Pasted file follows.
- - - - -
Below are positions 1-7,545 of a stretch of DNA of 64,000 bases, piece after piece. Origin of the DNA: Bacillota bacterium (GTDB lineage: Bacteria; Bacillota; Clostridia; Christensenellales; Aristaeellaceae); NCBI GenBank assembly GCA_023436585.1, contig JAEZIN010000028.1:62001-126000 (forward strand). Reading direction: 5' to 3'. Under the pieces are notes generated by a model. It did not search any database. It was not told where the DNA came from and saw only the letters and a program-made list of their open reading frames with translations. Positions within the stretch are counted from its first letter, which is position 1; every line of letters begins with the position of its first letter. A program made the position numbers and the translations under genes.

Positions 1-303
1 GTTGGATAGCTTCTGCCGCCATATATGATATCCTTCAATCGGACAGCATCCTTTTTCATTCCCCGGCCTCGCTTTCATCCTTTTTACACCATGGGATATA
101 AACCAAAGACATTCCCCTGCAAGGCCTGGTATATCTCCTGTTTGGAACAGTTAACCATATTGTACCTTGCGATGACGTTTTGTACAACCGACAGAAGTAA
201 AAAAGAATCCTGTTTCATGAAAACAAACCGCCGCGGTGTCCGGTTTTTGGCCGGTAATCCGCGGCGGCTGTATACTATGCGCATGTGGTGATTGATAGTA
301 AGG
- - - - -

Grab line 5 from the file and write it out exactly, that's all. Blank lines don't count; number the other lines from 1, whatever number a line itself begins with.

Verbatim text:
201 AAAAGAATCCTGTTTCATGAAAACAAACCGCCGCGGTGTCCGGTTTTTGGCCGGTAATCCGCGGCGGCTGTATACTATGCGCATGTGGTGATTGATAGTA